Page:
Subject 2 said that engaging in dialogue with environmentalists critical of her energy firm was pointless as it resulted in little constructive exchange of information. But Subject 2 was possibly missing some important signals from these stakeholders. Subject 2 insisted that a February 2014 environmental disaster caused by a spill of toxins from a waste-storage area owned by her firm was not as bad as had been reported in the media. Her interview was in October 2014; since that interview, the state of North Carolina and the U.S. government have found her firm negligent and liable for tens of millions of dollars in criminal fines and cleanup costs (Blythe, 2015). Subject 2 was clearly convinced of her position, and the researcher noted that she spoke from the heart, providing a wealth of data about the spill and evidence of her company’s goodwill. This is possibly a case of the PR practitioner failing to keep one foot in the world of the stakeholders, as Sriramesh recommended, and instead succumbing to the marketing and reputation management of her own company. Ihlen (2008) called for PR practitioners to be the well-read, sensitive listeners and readers for the organization, calling attention to the concerns of all stakeholders – even the unpleasant ones; and Freeman (1984) recommended that firms engage in stakeholder management in order to balance the interests of all those groups or individuals who can affect or be affected by the organization’s activities. Again, the researcher believes that Subject 2 was speaking what she believed to be the complete truth on the pollution issue, but her miscalculation on the facts possibly hurt her organization in the long run.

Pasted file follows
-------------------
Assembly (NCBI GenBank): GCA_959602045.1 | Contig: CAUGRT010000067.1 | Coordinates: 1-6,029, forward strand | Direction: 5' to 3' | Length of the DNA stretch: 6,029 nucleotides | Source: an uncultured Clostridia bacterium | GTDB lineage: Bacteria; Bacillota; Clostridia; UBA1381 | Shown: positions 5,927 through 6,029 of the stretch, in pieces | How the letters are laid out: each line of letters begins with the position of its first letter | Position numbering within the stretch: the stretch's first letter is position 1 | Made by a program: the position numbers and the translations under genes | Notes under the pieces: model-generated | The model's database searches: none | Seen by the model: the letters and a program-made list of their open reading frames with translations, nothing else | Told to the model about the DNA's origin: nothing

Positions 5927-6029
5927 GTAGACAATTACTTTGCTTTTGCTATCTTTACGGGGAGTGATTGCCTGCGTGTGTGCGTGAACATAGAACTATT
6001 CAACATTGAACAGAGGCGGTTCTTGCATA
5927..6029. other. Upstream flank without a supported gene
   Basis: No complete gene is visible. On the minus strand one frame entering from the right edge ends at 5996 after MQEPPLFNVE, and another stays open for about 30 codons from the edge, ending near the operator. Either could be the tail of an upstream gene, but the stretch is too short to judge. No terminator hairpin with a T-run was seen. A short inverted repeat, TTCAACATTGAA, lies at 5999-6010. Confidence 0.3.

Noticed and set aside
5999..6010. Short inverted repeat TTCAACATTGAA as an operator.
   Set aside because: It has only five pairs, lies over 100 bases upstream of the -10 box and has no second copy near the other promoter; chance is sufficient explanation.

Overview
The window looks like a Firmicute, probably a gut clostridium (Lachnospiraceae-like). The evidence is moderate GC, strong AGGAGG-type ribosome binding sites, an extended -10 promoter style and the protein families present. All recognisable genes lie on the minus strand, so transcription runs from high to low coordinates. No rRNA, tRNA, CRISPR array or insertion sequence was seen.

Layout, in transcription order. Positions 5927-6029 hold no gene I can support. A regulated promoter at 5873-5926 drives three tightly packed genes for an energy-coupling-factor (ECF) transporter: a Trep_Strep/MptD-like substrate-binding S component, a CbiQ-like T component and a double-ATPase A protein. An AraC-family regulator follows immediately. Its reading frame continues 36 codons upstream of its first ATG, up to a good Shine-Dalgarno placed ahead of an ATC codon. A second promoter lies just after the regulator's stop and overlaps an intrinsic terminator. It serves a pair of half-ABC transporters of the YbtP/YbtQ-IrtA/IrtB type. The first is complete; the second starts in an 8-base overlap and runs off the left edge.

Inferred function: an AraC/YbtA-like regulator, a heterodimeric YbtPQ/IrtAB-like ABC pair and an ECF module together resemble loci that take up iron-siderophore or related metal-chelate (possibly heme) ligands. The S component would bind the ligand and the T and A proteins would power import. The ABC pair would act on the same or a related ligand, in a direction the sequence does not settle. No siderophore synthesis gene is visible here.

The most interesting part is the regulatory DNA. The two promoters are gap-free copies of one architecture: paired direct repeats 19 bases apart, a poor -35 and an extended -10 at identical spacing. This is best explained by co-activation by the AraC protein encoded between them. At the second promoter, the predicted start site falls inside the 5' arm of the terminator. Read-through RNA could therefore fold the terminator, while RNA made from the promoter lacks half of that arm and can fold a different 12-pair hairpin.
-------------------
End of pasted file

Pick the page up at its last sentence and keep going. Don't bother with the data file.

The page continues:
Face-to-face conversations remained the most popular topic among participants in this study, suggesting that social media is not a replacement of traditional means of engaging stakeholders but an additional tool. Indeed, for most practitioners, face-to-face or similar interpersonal contact was a necessary first step before stakeholders could ascend to the status of frequent dialogue partner via social media. Subject 12, a German practitioner, said she came away with thirty new Twitter followers after she attended a healthcare products convention in Spain. When it comes to getting to know strangers or dealing with sensitive topics, old-fashioned communication channels allow communicators to note subtle nuances in a person’s demeanor and provide important clues to his or her credibility, soft skills and working environment, thereby mitigating the risk of miscommunication, said Subject 10, the owner of a translations bureau in Schweinfurt, Germany. Some practitioners, namely governmental spokeswomen Subject 7 of Anderson, SC., and Subject 11 of Schweinfurt, Germany, said they frequently answered questions and comments from social media users they had not known previously. They viewed such stakeholder service as a cornerstone of their public service work. Most PR practitioners, however, were more like Subject 10 in that they were not as invested in chatting with random members of the public because there was little demand for it. These PR practitioners generally served niche areas of the market.

6.2 Checking the pulse of stakeholders